Defensive Midfielder

In four-man midfield formations, a defensive midfielder will occupy the space in front of the defensive line. He often plays like a sweeper, marking the opponent’s best forward. He’s usually a sturdy player – able to deliver tough defense and tackling against the opposing team:

  • He must serve as an outlet for passing when the defense recovers the ball
  • He must stop center attacking (which is most often the way offenses move the ball downfield at the youth level).
  • He must cover any offensive player streaking across the center of the field above the penalty area.
  • He must be able to connect on long crossing passes to set up the offense.

You know a defensive midfielder’s presence is being felt when the other team uses the wings to get the ball downfield.

Wing Midfielders

Wingers are usually the fastest players on the field, able to quickly follow the ball into the offensive zone or sprint to get open for long crossing runs. Wingers take advantage of open space along the sideline, and even in the corners. They give the typical four- or five-man midfield formation flexibility by moving forward when a team needs more offense, or sagging toward the defense to mark a tough offensive team.

Hot Tip: Watch & Learn

A great way to learn the roles of each position is by watching professional soccer games on television. Pick out the player in the role you want to learn, and watch his movements throughout a game. Pay attention to the space he tends to occupy and they way he recovers defensively when the ball is turned over.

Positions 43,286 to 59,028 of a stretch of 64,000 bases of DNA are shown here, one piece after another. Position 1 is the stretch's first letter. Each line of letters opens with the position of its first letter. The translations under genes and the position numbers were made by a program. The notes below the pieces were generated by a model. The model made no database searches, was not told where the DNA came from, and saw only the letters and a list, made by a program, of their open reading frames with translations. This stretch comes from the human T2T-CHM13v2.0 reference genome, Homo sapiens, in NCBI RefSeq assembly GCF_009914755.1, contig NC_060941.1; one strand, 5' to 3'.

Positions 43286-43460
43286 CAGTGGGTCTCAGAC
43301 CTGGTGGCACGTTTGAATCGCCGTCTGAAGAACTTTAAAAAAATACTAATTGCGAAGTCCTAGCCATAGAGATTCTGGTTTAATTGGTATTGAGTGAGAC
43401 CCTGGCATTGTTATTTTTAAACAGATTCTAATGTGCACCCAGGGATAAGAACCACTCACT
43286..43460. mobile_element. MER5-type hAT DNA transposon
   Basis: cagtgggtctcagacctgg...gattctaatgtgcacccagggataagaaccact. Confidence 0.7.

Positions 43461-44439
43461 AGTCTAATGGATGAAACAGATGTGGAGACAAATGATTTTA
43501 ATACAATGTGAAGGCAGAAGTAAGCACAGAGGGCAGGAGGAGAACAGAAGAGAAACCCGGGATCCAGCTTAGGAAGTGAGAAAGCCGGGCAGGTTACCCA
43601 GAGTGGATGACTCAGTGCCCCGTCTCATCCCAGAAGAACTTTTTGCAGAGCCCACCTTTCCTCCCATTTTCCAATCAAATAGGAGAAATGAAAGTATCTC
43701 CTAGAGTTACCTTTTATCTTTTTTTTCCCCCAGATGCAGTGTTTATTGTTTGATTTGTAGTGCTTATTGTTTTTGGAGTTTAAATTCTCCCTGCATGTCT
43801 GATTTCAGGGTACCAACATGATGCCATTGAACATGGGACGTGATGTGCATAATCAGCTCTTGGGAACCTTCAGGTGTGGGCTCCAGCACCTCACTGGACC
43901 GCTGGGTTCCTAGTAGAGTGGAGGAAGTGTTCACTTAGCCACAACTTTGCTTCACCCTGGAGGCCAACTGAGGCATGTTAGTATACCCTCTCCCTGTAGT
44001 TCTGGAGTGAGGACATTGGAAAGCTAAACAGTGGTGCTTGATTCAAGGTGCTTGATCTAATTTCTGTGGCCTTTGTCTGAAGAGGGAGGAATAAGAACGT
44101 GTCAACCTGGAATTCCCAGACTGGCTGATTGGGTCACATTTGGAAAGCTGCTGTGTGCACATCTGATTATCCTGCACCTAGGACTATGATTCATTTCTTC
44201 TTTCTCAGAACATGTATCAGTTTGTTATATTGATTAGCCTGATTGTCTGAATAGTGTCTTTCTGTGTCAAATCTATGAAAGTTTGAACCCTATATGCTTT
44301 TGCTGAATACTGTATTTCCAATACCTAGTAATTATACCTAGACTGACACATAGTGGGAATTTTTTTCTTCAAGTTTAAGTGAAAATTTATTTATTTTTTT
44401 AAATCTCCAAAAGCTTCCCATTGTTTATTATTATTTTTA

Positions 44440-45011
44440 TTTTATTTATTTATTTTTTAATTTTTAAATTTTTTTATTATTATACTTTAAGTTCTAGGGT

Passing Skills

Midfielders must be excellent passers, able to find open teammates and make timely, accurate passes. Drills that encourage players to pass the ball up field, instead of dribbling through traffic, are a great tool to develop the right mindset to play in the midfield.

One-two Passing

In this two-on-two drill, a dribbler (Player A) and a teammate (Player B) work the ball downfield against consecutive defensive players by passing in a quick one-two fashion.

  1. As Player A approaches the first defender, he passes laterally to Player B, who is running alongside.
  2. Player A slides behind the defender as he turns to mark Player B.
  3. Player B makes a one-touch return pass to Player A into open space, so that Player A can control the pass in stride.
  4. Player A passes again to Player B as he dribbles toward the second defender. He again slides behind the second defender to receive a one-touch return pass.

Hot Tip: Look for Space

When passing, use the empty space on a field to help a player get open. If the players nearest you don’t seem to be open, you can often pass into the open field and let players run to gain control. This is especially true along the wings and in the corners.

A Learning Experience

The midfield position is great to for beginning players to learn because requires build a well-rounded skill set. Midfielders have to constantly defend, dribble, pass, shoot, and even score; learning the midfield position will help you improve at many parts of the game at once.